Often times people focus on getting a job by applying to several job postings, obsessively editing their resumes, and networking with several different professionals for the chance to get a referral. Today, I will be introducing a new way for people to find a job through being sourced.
Being sourced is the passive way of getting a job where recruiters who work for companies or agencies find your profile on websites like LinkedIn and invite you to apply for a position based on your skill set, past experience, and education.
As a recruiter who spends many hours each day sourcing people, I can tell you that being sourced is a highly advantageous and effective strategy for any job seeker. Instead of spending countless hours scrounging job posting sites hoping to the find the perfect opportunity, the job comes to you! How awesome is that!
For that, here are some tips and tricks to help you get sourced by a recruiter:
- Populate your LinkedIn profile with updated information
This might seem like a no brainer, but there are many people who often leave their LinkedIn profiles bare of any information and don't update their page.
To avoid being skipped by a recruiter by the lack of information, try to keep your page updated and this way recruiters will be able to match your experience with an available job posting and hopefully send you an inmail!
This doesn't include only mentioning the title, company, and years of employment in a company. Rather, the whole profile needs to be up-to-date including any skills you previously or recently learnt, your eduction, and any other pieces of information you think would be helpful for recruiters and hiring managers to know.
2. Put keywords all over your LinkedIn profile
Often people think keywords should only be used when describing your job tasks in the experiences section of your LinkedIn page; however, you can get creative and include important keywords in the about section too!
When a recruiter tries to find ideal candidates for different types of positions, one of the first things they search for are keywords.
If you are a social media manager; mention your experience with different types of social media platforms like Instagram, Facebook, TikTok, Snapchat, Twitter, etc. Mention also different types of softwares that might be required in such a roles, for example Canva or Hootsuite.
Keywords are your best friends in this algorithm game.
3. Populate your skills section with hard skills
The skills section on a LinkedIn profile is arguably the most important part of the profile. It tells recruiters what your abilities are and how likely you are to meet the requirements for the job.
Often, people fill the skills section with soft skills such as "teamwork" and "communication" and although these skills are important, it would be wise to focus on the hard skills instead.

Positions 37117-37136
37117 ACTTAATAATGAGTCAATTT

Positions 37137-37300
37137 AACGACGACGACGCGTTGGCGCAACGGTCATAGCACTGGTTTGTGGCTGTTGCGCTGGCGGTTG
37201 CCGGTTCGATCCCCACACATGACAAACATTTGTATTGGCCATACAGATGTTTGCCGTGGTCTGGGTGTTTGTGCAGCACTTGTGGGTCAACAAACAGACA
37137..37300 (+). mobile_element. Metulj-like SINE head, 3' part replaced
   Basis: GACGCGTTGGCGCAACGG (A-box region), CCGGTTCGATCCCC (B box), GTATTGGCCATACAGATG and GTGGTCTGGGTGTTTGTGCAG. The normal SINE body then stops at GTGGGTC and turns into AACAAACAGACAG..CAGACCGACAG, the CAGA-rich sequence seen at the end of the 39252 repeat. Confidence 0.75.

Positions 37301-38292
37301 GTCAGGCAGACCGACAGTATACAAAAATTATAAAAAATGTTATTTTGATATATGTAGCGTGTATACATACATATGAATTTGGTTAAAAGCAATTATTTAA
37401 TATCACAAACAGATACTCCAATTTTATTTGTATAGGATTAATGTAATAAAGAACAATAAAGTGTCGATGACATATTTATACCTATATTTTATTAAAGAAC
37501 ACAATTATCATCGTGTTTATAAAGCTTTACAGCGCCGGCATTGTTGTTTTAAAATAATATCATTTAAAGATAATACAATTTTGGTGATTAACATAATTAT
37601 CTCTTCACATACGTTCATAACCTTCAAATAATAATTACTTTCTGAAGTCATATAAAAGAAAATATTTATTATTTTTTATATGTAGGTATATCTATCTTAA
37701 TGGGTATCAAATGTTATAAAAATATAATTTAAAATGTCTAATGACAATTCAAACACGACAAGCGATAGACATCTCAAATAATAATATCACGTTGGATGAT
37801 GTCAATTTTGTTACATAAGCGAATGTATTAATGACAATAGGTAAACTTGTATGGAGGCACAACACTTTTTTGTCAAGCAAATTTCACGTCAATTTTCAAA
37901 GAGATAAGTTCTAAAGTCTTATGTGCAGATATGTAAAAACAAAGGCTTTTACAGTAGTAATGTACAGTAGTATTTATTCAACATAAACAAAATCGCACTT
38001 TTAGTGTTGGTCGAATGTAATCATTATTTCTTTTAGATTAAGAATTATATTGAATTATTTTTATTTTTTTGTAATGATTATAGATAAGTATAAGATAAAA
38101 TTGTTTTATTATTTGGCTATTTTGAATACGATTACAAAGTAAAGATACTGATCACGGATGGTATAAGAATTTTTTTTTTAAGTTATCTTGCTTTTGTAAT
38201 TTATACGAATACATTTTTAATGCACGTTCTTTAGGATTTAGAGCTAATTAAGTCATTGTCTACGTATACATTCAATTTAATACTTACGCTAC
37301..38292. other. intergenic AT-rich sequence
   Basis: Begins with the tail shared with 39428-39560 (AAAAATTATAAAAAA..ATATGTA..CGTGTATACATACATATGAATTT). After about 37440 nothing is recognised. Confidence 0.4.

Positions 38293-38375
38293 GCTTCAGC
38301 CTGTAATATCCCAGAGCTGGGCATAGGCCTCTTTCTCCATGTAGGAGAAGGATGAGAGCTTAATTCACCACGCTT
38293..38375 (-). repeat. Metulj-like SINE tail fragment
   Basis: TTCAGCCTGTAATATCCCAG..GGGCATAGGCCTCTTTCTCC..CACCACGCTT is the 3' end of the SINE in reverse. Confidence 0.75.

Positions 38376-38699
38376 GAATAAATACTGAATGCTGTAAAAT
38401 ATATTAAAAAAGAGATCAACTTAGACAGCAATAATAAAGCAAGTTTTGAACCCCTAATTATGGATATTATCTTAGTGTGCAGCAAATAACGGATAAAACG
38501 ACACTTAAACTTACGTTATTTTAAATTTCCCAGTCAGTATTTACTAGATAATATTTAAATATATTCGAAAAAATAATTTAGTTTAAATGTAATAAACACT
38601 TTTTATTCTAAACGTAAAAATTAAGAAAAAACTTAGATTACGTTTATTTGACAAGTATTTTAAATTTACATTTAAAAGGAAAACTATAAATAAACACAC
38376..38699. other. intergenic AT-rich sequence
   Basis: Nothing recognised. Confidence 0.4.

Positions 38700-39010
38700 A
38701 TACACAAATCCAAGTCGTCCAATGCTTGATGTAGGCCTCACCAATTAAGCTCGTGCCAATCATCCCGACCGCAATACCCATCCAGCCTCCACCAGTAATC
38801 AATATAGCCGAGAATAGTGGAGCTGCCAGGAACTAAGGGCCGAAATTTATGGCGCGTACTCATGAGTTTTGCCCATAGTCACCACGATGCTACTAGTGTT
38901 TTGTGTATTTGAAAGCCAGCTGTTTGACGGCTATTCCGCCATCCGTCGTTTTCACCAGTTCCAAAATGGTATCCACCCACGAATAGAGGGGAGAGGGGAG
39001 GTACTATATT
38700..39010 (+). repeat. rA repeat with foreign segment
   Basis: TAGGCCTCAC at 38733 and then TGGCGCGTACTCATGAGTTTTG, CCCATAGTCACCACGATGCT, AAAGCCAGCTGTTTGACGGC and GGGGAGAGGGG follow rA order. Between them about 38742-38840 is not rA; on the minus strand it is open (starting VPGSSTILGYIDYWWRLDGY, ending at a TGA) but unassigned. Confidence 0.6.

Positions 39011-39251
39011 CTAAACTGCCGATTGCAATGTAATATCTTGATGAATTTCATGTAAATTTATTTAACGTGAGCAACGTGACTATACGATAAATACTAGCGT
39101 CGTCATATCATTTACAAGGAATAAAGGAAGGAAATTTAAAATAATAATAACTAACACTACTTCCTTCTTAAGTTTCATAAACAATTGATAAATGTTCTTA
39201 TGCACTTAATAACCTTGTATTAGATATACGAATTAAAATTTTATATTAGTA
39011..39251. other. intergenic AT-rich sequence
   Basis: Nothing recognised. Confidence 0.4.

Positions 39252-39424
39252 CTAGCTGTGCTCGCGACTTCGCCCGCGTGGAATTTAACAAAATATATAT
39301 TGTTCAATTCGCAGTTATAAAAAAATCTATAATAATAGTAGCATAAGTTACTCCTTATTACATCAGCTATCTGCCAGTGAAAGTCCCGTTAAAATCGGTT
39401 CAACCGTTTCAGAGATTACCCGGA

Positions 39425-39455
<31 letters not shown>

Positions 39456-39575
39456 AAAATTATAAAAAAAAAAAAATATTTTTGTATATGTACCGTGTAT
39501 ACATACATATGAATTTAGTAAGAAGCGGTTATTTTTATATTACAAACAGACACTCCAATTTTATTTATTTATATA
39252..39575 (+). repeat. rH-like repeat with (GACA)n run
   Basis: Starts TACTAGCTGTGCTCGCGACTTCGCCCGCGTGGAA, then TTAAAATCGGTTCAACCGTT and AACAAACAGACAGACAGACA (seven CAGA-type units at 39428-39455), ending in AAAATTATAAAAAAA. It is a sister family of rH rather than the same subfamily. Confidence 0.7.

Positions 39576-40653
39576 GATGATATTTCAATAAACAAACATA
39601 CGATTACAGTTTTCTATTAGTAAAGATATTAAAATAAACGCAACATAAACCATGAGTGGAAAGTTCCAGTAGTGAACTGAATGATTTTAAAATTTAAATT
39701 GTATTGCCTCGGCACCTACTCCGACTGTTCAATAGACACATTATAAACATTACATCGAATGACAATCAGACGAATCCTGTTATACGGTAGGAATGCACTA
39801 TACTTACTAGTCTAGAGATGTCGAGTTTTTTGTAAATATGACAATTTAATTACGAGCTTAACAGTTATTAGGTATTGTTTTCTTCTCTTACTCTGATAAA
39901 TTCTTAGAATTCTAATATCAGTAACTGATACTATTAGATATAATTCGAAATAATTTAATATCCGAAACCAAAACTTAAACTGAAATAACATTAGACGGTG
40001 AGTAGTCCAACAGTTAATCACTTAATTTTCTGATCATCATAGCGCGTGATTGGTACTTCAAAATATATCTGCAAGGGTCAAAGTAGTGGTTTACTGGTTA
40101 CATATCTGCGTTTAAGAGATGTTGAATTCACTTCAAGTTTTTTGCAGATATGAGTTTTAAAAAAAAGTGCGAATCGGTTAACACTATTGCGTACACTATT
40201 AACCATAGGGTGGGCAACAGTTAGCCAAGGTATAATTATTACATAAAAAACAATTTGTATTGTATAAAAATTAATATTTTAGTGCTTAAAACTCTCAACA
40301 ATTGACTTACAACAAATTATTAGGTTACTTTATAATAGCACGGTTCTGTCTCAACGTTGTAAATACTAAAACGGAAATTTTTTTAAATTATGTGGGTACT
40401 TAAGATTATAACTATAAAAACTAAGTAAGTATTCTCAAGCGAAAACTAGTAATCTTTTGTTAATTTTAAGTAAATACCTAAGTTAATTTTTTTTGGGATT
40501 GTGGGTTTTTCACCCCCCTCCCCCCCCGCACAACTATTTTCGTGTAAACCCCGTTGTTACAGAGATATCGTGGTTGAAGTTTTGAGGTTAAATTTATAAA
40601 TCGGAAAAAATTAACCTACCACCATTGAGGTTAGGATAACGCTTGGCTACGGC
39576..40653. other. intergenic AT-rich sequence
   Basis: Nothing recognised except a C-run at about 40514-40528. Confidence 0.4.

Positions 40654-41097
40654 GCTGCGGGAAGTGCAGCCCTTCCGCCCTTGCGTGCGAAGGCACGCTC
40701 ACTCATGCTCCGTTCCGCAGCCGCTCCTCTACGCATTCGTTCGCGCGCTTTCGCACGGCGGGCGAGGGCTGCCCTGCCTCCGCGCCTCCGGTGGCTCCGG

For example, if you are a graphic designer; mention "Adobe Creative Suite" in your skills section and maybe even go as far as listing the different programs that you use within this software.
A word of caution, most recruiters are not going to go over every single skill so I would suggest sticking to the hard hitting ones and avoid mentioning "hiking" unless you're a hiking instructor. Maybe save that for your profile's 'about' section 🙂
4. Be very specific in your descriptions
This point, I would say, ties in all the above points and that is to be very specific in your job description. Include keywords, go over the tasks your were responsible for, mention any relevant accomplishments, and be specific.
When going over profiles, nothing is more disappointing than finding an experiences section that only mentions a title and company name. This tells me nothing!
It might seem self-explanatory since most job titles involve doing the same tasks. I thought so too! But again, we need to focus on efficiency.
For example, most Zumba instructors teach Zumba classes and that can include tasks such as: leading a class, teaching for a number of hours, and being available for customer complaints to name a few.
However, there are still some question marks that I might have.
- How many students did you teach? (this would help me determine whether you are a good fit for a bigger studio with more clients or a small business).
- How many hours do you teach? (this would help me understand whether you're working full-time, part-time or freelance)
- What does being "available" for customer complaints entail? (are you actually solving the problems or do you just tell the client to go talk to the front desk?)
LinkedIn is an incredible tool and if used properly it could be a gold mine of opportunity!